Some new updates: In the OP, revised grades for the following episodes: Applebuck Season (C+ ---> B-) Rarity Investigates! (C ---> B) The Cart Before the Ponies (D+ ---> F) Every Little Thing She Does (C+ ---> D) All Bottled Up (B+ ---> A-) To Change a Changeling (B ---> B+) Added grades for every new S7 episodes up to Zeppelin. The last three won't be included until they're officially released. As for the movie, I got to see this afternoon, and on the way back, I typed notes. For those who don't know my plans for an eventual review for it, here's how it'll work (copied from my status): In the meantime, below is a brand-new review, this one for It Isn't the Mane Thing About You! ^^ Josh Haber extended his résumé quite a bit since joining FIM back in Season 4. During that time, he published and edited a combination of the good, the bad, and the average. He wrote really good episodes like Re-Mark and Bloom & Gloom, yet edited Season 6, the worst of the series, and helped write To Where and Back Again, FIM’s worst finale. For most of Season 7, he was absent while working on another show. One week ago, he made his return joining the Lady Writers as editor for Daring Done? In his first written episode since To Where, Haber showed his growth and wrote Season 7’s most surprising amethyst. Strengths: Colorful characters. Ponyville’s charm comes from its cast. With the tertiary and background characters, Mane is no exception. Just about every character in this episode is very likeable. Filthy Rich in his desire to find the right flower bouquet for his Spoiled wife. Mr. Breezy and Davenport in trying to improve customer service and sales. The flower trio using Rarity’s advice to select and sell bouquets easier. Townsponies weren’t only interested in listening to Rarity’s advice, but also receptive to each other. It feels like the town actually likes each other and wants to help one another. Pay attention very closely to two very clever continuity nods in the background. As the flower trio sold out, Granny and Grand Pear were next door in the booth the entire time, cluing those who watched The Perfect Pear they put the past and feud behind them permanently. In the beginning shot, look very closely: Apple Bloom and Burnt Oak conversing. >BM and Sugar Belle… Seriously, good to see the show continue building the relationship after a massive screwup. One of the ponies to catch my eye most was Daisy and how receptive and kind she was to Rarity the entire time. Only a few episodes ago, she and Diamond Cutter denigrated her behind her back and was part of the anti-Rarity boycott. It was one of the most out-of-character moments of the entire show, ’cause this normally sweet pony bashed a supposed friend. Here, it’s like none of that happened, and everything returned to normal. Thank Mama Celestia! However, the background characters share their role. Fluttershy, Dash, AJ, TS, SG, and Zecora do, too, in their own ways. Zecora: Over the years, she has appeared very sporadically, sometimes only making two appearances for an entire season. In her first speaking appearance since Re-Mark, she clearly points out which item is which. True, Zecora could’ve labeled them, but the conflict and accident aren’t her fault whatsoever and, thus, not a flaw in the episode at all. She pointed with her hoof which is the shampoo and which is the remover potion. Rarity’s accident caused the mix-up. Telling Rarity to conclude Act 2 she can’t brew a potion in time is a breath of fresh air, particularly in a show where magic’s sometimes considered the be-all end-all. To conclude Act 2 or the episode as a whole with Zecora saying she got one available right now would be as anticlimactic as Dragon Quest. Fluttershy, RD, and AJ: Like any good friend, they try fixing Rarity’s mane as a last resort. Each of their choice for wig works, because they’re familiar with the items they share with her: tree leaves, cloud moisture, and straw. Rarity desperately wants to be in the photo shoot, but can’t with her mane so messy, and with their last resort being a failure, it leads to Rarity having to cancel. Why does this work? Because they’re doing whatever they can to help her. Their wig creations are intended to help Rarity, and both she and the audience get it. Twilight & Starlight: They, too, tried their best to help. Alas, it wasn’t meant to be. Although there was a clever callback to Re-Mark: More about them a little later. Of the RM7, the character that got my attention the most was Applejack. Over the past few seasons, when they communicate, it’s if they can’t stand each other rather than the opposite (Made in Manehattan exempt). Here, after Rarity sulked to the point of downing tubs of ice cream, AJ turned on the light and had enough. This is exactly who she should be: honest to the point of saying the uncomfortable truth, yet do so because she cares for her. Now, a good episode doesn’t require background ponies to be involved in the episode. But when done right, it makes Ponyville feel more like a town and community. It does that here. Rarity. It ain’t a good episode if the star isn’t written well. She was written well here. Every line she spoke oozed with personality: confident, sassy, vain, unsure, hopeless, upset. She reacted to specific situations she was involved in, whether it’s having super-sticky string bound to her body, accidently applying remover potion on her mane, and so forth. One criticism I noticed of this episode from an analyst is he called the salesponies in the town dumb for not recognizing Rarity under her black cloak. There’s a problem with the argument. Rarity completely covered her entire body aside from her hooves and face with a large cloak. When Rose tried to peak underneath, Rarity shyly refused from fear of ostracization and embarrassment. A few times, she pulled her hood down, once after opening Mr. Breezy’s door and as she headed to Davenport’s auction, possibly to keep her identity hidden. By how the episode was structured, Rarity apparently looked forward into taking part of Vanity Mare and Photo Finish’s photoshoot. How long? Not stated. Although you can guess it was scheduled well in advance. Her self-assurance was obvious throughout the opener by how she used her mane proudly during the three scenes. Being no shortage of ego, it ain’t a surprising for her to flash or focus her proud locks. The accident was so sudden and so close to the date of the shoot that she was desperate in trying anything to fix it. Borrow a Crystal Pony’s glass-like mane, mask it with a beautiful dress, use a cloud or straw, have Zecora quick-brew a potion to revert the mane to its original state. When her wig options dried out, she was forced to cancel her shoot, which she longed planned for and visibly upset her. From all the buildup and the RM4 worrying about her wellbeing, her iconic meltdown isn’t treated as a joke. Her disappointment and sadness are real. Nothing is exaggerated. Consider this: If by chance you lose your hair through some kind of accident before some kind of important event, how would you feel? It makes sense in Rarity’s character to be so upset. Good for DHX and Haber to treat her situation seriously. When life gives you lemons, make lemonade! Getting back to Starlight and Twilight, some lines grabbed my attention: How significant are these lines? Very. A magical boundary within this world is established. It doesn’t matter how rich the world of ponies is. Without rules, you arbitrarily pull solutions out of your basket. Worldbuilding is fun, but it’s equally important to sit back and cut off possible shortcuts. Look no further than Twilight having only a few minutes to become one with a book and griffons never getting cutie marks. Twilight, Starlight, and Zecora (from earlier) inform and remind her that magic doesn’t come out of thin air. You need something of substance to create the magic. Rarity’s mane is so shredded and damaged by Zecora’s remover potion that re-growing her mane with magic’s even riskier. So, what about the mustache and poison joke? The mustache temporarily grows above the lip. At some point, it either disappears or falls off. Rarity pleaded to grow her mane back to what it used to be as a permanent solution. Rarity’s mane and tail were fully grown when the poison joke made dreadlocks out of her fur and hair. With most of her violet hair missing, there’s no guarantee if she’ll be poisoned the same way. Once more, the poison is temporary; a bath reverts the joke. Mane sticks to their established guidelines of Equestrian magic. Like Zecora’s quick brew, finding a spell to revert the potion’s effects is anticlimactic and contrived, neither of which this episode needs. More importantly, they set up the platitude expressed by AJ and FS: Older than time, but its truism helps circulate it and not expire. Rarity is one such pony capable of turning around a worst-case scenario. Just two questions: How can she overcome this horrific problem, and what can her friends do to help her? Twilight answers the latter: With Rarity at her lowest point in a few years, comforting her makes sense. This trek commences this conversation chain, including feeling guilty for canceling her photoshoot and believing to be a fad the entire time, her friends reminding her of the goals she accomplished, and Twilight nudging a lesson of self-confidence to get by her difficult situation. Here, we’re reminded of one important detail: Throughout Act 2, she assumed that ponies looked at her differently because her mane is missing. Again, that’s not true. Everyone she came across knows her for her pizzazz, ability to help others, and inherent command for attention. How big of an ego does the Element of Generosity have? Really big. Yet, they never ostracized her for not being pretty. She isolated herself and desired to blend in, an act they see as out of character of her if they knew it was her. Rarity was so shy around the merchants that she refused attention. The townsponies weren’t acting like jerks at any point. So, with the barriers of what ponies can’t do with magic, Rarity’s desperation and depression, and their words of encouragement, what do you get? Three things: Reinvigoration of Rarity’s self-worth. Kickass Rari-punk mane. And one of the cleverest and smartest resolutions of the series. Although she canceled the shoot, her decision worked out for everyone. Rarity’s lavender order was left over, so Filthy was able to give his spoiled wife bouquets of her flowers for Mare’s Day. Mr. Breezy relocated his large fan outside his shop, allowing traffic to interact with it firsthand. Davenport’s chaise is sold. Everyone picked up the best possible. (Good for the show to have Rarity’s mane grow naturally.) Yet, if that wasn’t enough… Warm cup of karma. Although Rarity canceled the shoot, Photo Finish took pictures of her as she ventured through Ponyville, courtesy of her friends. Sure, this ending is sorta Hollywood-ish, but Rarity underwent a literal bad hair day and then attached her newfound look to spread goodwill to everypony that having her front and center of Vanity Mare magazine makes sense. Negotiating with Photo reinforces how much they care for Rarity and will do anything to make her feel better. Mane comes full circle with the ending. Good at what it doesn’t do! Back when I first heard about Mane, I was concerned. Coming to the episode, my two biggest fears were: Rarity’s worst personality trait reemerges: her judgmentalism. Occasionally, sound bites of prejudice spew out of her mouth, most notably her racism towards Zecora in Bridle Gossip. Witnessing one of the most groundbreaking characters in the series showing a prejudice to bald ponies would seriously damage her rep. An unfortunate implication of the story belittling cancer patients. How would that be represented? Rarity or any pony treating somepony bald or becoming bald differently than folks with a full mane. Ponyville treating Rarity differently for losing her hair. Magically growing her mane back after melting down for losing it. The idea of baldness as the worst possible thing. Neither happens. Her mane grows back naturally a few months later. Rather than vanity or prejudice, self-confidence during the heat of a sudden crisis is Mane’s overarching theme. Rarity assumes ponies will treat those without (good) manes differently. Instead, no one insults, shuns, or intentionally shames her. Self-embarrassment by her destroyed locks causes her to cloud her own judgment and believe her own livelihood is a lie. After Twilight reassures her that her lost mane shouldn’t destroy her self-worth, Rarity takes what should be the worst-case scenario into the best. Until here, Rarity’s confidence was never tested, and this plot rounds her character more. Credit to @Jeric for helping me provide info for this section. Weaknesses: Clean Up on Aisle 19! Every episode can use a cleanup, and Mane ain’t no exception. The dialogue can use some better editing and more varied vocabulary. How many times does the episode use the word “mane”? Forty-one. That’s way too much! Dash herself said the word “awesome” thrice. Varying the word choice and cutting down the repetition will allow the dialogue flow a bit more. If you ask me which bothers me more, it’s Dash’s “awesome.” These days, that word has become a catchall identification for her, when she’s more than capable of using others. At least, multiple ponies rather than just one used “mane”. The script’s repetitive vocabulary also made the moral of shining from the inside out really heavy. Saying it once as Rarity changed into Punk Rarity is fine. But to do it twice more pushes it. Shake off the excess. The opener takes too long to establish some level of conflict. Usually a minute long, the theme song doesn’t play until three minutes in. For a 22-minute episode, that’s excessive and slow. The message can begin more effectively by either rearranging the song’s placement — perhaps after ordering the lavender bouquets — or trimming some of the runtime in the market. Mane-ly forgotten. After Pinkie accidentally applied Zecora’s shampoo on Pound and Pumpkin Cake, the episode focused the entire time on Rarity. No mention of her at any point until a few minutes before the end. Considering she was the catalyst for the conflict, her absence left a gap in the story and felt like she was re-inserted to tie it all up. Nevertheless… Nice ‘do. Conclusion: Well, well, well, what a pleasant surprise. Out of every episode in the second half, this one worried me the most. Prior to Daring Done? (the episode preceding Mane), I was looking forward to DD more. Why? Blame the synopses. That said, the actual story is something very different. I’m really surprised by how I enjoy Mane more, Mane is (in over quality) better than DD?, and none of my fears came true. In Haber’s first story since co-writing To Where and Back Again, he shows his FIM touch. Rarity has easily one of her best appearances in quite a while. The rest of the mane cast is also well done, especially Applejack. Zecora’s first speaking appearance since Re-Mark brings her to the familiar role, yet at the same time showed how she can’t solve all problems. No background or tertiary character is a jerk, reviving and sticking true to that refreshing (albeit familiar) welcoming atmosphere the show proudly presents itself in. A guideline of magic was both established and stuck to, providing Rarity (and the episode itself) the opportunity to twist the story’s formula. Mission accomplished!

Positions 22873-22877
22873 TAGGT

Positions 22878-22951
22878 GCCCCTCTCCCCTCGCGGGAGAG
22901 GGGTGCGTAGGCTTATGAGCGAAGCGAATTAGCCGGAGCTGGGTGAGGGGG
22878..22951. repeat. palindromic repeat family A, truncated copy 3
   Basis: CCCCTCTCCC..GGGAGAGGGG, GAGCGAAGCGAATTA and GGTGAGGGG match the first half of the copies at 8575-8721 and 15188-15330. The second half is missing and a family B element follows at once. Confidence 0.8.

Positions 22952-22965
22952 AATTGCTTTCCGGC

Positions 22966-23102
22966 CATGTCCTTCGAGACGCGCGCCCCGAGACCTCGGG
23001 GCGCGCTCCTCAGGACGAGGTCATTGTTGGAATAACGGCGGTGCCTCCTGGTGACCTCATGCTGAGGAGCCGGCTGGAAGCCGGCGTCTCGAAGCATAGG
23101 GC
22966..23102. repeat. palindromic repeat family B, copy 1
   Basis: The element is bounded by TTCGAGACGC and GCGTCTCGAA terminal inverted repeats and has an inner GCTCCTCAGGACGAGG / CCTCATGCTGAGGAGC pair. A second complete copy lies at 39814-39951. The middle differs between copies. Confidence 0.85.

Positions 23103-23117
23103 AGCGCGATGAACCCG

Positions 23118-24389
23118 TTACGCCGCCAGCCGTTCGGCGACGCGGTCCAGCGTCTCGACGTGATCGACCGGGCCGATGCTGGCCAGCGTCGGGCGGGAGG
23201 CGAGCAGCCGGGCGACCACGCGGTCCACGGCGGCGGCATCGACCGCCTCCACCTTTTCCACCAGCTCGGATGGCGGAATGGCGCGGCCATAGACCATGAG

Not gonna spoiler any details, but the FIM Movie is a good one.